A senior executive at Johnston & Murphy has confirmed to NextShark that the man accused of “hacking” into the company’s verified Instagram account is not and has never been affiliated with them.
The alleged hacking, which rattled Instagram on Wednesday night, resulted in racist, anti-Asian comments and messages sent to several Asian users on the platform. In a statement, the footwear brand said its account had been “compromised” and apologized for having posted offensive content.
However, screenshots show that Pughaus founder Jason Wong had received offensive remarks from the verified account days before the controversy erupted. On one of his posts, the page commented “Kim Jong Un” on Monday, followed by “Ching ching ching cing ching cong chong chong” on Wednesday.
After Wong exposed the comments, the person behind the account sent him direct messages pleading for him to take them down. However, they also doubled down on their racist attacks, calling Wong a “CH*NK MOTHERF*CKER” and claiming that they are Asian, but “not the one that started Covid.”
The exchange ended with the account stating that they were going to claim they were “hacked.” They invited Wong to continue their conversation on their personal account, which they identified as “@JeromeBasilio.”
In a statement to NextShark, Jerome Basilio, who owns the Instagram username @jeromebasilio, denied any involvement in the alleged hacking as well as any affiliation with Johnston & Murphy. Basilio said he also has been dealing with third-party hackers who have been “targeting me on alias accounts, defaming me and now posing as me on compromised accounts.”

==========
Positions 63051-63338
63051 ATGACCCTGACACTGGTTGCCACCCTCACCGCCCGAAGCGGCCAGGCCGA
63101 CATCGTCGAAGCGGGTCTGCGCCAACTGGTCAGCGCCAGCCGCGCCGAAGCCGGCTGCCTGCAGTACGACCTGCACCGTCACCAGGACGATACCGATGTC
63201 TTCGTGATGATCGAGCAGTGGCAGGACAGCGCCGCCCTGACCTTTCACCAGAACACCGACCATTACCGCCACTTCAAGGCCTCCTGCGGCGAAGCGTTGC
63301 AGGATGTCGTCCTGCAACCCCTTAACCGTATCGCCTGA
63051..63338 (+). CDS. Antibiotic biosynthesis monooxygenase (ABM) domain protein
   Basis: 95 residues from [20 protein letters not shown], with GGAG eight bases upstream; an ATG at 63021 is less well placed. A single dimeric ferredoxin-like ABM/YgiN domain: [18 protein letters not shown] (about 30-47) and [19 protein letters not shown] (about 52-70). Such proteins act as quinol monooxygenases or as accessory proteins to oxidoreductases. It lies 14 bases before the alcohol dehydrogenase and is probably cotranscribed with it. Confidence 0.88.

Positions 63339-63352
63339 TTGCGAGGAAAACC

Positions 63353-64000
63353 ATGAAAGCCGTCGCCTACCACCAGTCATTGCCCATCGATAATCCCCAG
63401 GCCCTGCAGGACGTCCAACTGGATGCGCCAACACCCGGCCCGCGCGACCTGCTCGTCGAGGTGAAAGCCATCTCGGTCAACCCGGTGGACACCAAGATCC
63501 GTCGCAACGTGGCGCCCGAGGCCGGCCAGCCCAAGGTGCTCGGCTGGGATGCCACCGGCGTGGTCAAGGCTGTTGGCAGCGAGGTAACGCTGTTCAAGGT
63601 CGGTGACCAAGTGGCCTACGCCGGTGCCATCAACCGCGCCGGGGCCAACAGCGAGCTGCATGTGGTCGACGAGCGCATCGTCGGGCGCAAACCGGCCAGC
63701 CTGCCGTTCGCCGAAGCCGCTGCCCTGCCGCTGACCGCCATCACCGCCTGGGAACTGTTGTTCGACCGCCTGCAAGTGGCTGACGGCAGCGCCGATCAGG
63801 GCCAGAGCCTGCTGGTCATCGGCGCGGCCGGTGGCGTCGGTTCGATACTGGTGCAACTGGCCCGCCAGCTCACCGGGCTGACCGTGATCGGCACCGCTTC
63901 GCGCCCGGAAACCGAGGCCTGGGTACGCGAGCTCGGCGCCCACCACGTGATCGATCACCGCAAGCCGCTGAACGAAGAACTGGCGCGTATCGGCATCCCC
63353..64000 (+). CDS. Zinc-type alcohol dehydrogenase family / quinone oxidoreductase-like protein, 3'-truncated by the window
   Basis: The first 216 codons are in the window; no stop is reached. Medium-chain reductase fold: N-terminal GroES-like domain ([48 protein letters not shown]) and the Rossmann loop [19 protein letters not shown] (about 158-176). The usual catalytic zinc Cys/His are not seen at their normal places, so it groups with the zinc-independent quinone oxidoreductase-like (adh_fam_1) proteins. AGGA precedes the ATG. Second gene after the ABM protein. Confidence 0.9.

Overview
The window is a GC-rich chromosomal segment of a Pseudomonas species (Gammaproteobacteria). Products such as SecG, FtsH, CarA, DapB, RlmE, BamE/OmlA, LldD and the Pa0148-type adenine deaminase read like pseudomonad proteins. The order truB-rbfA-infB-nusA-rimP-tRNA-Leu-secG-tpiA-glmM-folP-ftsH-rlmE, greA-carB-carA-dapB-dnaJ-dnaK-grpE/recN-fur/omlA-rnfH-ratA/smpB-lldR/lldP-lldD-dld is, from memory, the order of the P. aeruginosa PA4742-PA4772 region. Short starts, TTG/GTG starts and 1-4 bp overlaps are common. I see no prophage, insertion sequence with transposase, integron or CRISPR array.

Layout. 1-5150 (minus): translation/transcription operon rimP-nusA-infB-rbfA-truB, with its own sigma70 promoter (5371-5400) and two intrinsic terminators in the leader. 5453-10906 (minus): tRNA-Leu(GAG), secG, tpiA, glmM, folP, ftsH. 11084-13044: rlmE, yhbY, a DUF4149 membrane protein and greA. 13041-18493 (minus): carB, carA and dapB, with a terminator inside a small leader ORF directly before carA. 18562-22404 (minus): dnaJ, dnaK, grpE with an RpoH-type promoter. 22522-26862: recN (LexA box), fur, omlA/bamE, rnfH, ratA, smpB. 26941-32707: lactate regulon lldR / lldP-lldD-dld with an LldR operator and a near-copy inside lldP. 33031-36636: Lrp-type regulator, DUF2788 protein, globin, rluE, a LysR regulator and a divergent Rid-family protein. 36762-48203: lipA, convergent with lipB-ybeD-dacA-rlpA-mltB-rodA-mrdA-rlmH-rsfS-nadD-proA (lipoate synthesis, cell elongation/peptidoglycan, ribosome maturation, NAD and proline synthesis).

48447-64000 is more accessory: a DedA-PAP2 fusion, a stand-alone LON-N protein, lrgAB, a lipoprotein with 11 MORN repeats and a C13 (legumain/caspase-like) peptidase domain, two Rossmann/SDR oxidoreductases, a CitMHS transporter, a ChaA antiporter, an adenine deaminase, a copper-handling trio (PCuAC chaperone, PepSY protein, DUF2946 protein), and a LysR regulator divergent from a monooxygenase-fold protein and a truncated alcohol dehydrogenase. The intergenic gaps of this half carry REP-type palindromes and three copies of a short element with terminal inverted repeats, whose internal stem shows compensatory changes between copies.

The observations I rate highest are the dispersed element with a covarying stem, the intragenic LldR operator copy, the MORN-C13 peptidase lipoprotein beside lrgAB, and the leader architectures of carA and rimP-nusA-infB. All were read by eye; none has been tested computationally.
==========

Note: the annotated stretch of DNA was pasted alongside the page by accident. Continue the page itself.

Basilio, who is Filipino, said he himself has been bullied for being Asian for the majority of his life. He stressed that he is focused on building his own company and that for him to attack other Asians makes no sense.
“This is another form of bullying. This needs to stop and end here. I’m sick of being attacked and accused over something I didn’t do,” Basilio told NextShark. “What do I get out of this other than headache and stress?”
Wong in a new statement said he does not believe the allegation against Basilio. He also took responsibility for sharing the part of the conversation that mentioned Basilio’s handle.
“I don’t believe that @jeromebasilio was the hacker,” Wong wrote. “He was likely targeted. I shared the screenshot that had his username on it when I should have waited for further assessments, so I take responsibility for not blurring his name.”
Wong also affirmed that the account had been harassing him for days, which makes him disagree with the hacking allegation.
“Highly unlikely they were hacked. This guy harassed me for a few days and I ignored it,” Wong commented under NextShark’s report. “I finally spoke up and posted about it and all of the sudden, they’re hacked.”
NextShark reached out to Johnston & Murphy to verify Basilio’s non-affiliation with the company. In a new statement, Jason Dasal, senior vice president for marketing and e-commerce, confirmed that Basilio has no ties with the brand.
“We can confirm that Mr. Jerome Basilio is not, nor has been, affiliated with Johnston & Murphy,” Dasal told NextShark. “At this time, we cannot provide further comments as the situation is still under investigation.
In his previous statement to NextShark, Basilio said attacks against his network have been happening for “quite some time.” He added that one of his attackers appears to be operating multiple accounts.
“What we’ve done is just block these people, but it looks like they have other means of targeting me, my friends, my family. This is frustrating because we didn’t do anything to anyone,” he said.